Probate Courts deal daily with the issue of “capacity.” When handling Conservatorship and Guardianship cases, they determine whether or not people have the capacity to manage their own affairs. When handling disputes over someone’s last will, they are often asked to determine whether or not someone had the legal capacity to make a will in the first place. So, what exactly is capacity?
Capacity is someone’s ability or power to do, experience or understand something. That being said, this ability changes based on the question at hand. For example, the level of capacity necessary to enter into a contract is higher than the capacity to make a will. In any capacity question, it’s not enough just to ensure the person is of legal age and sound mind; you must have more information.
In South Carolina, the capacity needed to write a will is a lower standard than the capacity to enter into other agreements such as a contract. A Testator (the person making the will) must be of “sound mind” and age 18 (although some exceptions apply to that requirement when executing the will).
Further, in order to prove someone has the capacity to make a will, they only have to show the following:
In general, this is a rather low standard. It’s also important to remember that having dementia, Alzheimer’s or another know mental illness does not preclude someone from meeting this standard. A drug addict can be of sound mind and have capacity so long as they are not under the influence at the time of signing the will. Similarly, people who are eccentric do not necessarily lack capacity. For example, in certain situations leaving your entire estate to your dog may be sane, even if unusual.
If you or a loved one wishes to make a will but is unsure if you have the capacity to do so, it’s always best to consult an attorney. Qualified estate attorneys are trained to interview a client for capacity before drafting the documents and at the time of the execution. Having an attorney involved provides an extra layer of protection down the road should an non-inheriting family member wish to contest the document.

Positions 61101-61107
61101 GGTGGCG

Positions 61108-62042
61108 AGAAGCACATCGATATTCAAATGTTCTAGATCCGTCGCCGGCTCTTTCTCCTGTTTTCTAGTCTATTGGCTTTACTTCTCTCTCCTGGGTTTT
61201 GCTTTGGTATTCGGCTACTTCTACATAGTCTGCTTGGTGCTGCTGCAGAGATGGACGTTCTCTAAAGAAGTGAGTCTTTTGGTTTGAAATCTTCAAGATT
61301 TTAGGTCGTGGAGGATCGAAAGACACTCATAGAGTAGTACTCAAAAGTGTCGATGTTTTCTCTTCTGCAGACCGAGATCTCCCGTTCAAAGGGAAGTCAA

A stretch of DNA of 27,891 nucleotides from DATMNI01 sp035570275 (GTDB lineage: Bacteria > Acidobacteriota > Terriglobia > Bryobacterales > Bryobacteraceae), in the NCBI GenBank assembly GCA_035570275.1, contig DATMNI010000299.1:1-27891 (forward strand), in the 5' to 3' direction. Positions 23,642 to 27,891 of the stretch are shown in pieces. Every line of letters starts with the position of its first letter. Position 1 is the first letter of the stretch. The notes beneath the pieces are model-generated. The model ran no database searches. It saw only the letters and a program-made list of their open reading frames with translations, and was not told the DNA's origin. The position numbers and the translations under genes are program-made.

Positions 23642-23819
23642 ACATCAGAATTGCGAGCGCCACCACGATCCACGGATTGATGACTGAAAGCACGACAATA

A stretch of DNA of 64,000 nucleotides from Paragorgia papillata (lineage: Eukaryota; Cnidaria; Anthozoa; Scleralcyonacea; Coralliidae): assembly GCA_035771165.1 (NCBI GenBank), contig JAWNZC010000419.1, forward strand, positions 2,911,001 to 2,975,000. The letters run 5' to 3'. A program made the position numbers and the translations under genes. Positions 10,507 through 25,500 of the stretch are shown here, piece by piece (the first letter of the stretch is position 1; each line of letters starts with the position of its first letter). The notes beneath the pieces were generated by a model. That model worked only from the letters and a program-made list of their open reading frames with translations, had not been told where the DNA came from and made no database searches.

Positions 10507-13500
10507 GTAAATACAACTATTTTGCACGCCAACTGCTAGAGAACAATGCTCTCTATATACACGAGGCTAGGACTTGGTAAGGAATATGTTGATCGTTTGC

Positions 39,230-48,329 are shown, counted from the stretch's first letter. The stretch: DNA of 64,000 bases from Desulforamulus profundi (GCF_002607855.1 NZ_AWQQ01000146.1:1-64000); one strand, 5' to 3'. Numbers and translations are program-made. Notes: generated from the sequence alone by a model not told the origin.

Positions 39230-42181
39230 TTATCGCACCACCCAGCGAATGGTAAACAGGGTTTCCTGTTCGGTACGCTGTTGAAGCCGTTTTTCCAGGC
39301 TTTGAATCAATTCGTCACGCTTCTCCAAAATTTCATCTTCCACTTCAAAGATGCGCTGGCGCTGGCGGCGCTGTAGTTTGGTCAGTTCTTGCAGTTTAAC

Olga decker says:
July 28, 2015 at 11:09 PM
When my husband made a will in favor of his half sister (we were married for 23 years) he was a bipolar, alcoholic and smoke marijuana everyday, depress seeing a mental doctor for years, does it makes his will right?
Tiffany Provence says:
July 28, 2015 at 11:11 PM
Thanks for the comment. In order to determine if someone had the mental capacity to make a will, you will need more details including who the witnesses were, whether or not he was under the influence of drugs or alcohol at the time of the execution of the will and related information. Someone can use drugs or be diagnosed as mentally ill but still be competent to make a will.
In our first post on this topic, we discussed how to determine whether or not an heir or devisee survived the decedent. This post will explain how survival alters the administration and distribution in an estate. Effective January 1, 2014, the Uniform Simultaneous Death Act includes both intestate (without a will) and testate (with a will) estates. It can also now alter non-probate transfers as explained below.
In intestate estates, if the party is determined to have survived the required 120 hours after the decedent, then they will take as an heir under the intestate statute. If they have not, they loose the right to take as well as the right to file a claim for exempt property. Application in a testate estate can be a little more complicated as it can cause the spouse’s estate to loose the ability to claim both exempt property and elective share claims. However, in testate estates, the governing instrument (will, trust, etc.) can override the act such that survival by 120 hours is not required when:
In addition to the application of the 120 hour rule to testate estates, it now also alters how real property held jointly with rights of survivorship passes. If it is not established by clear and convincing evidence that one of two co-owners with right of survivorship survived the other co-owner by the 120 hours, one-half of the property passes as if one had survived by at least one hundred twenty hours and one-half as if the other had survived by at least one hundred twenty hours. In other words, the right of survivorship is essentially changed to a joint tenancy where each parties ownership interest passes through their respective estate.
While the Uniform Simultaneous Death Act has new amendments, they aren’t complicated to an experienced probate attorney. If you have any questions about its application, seek out an attorney for a consultation on its application.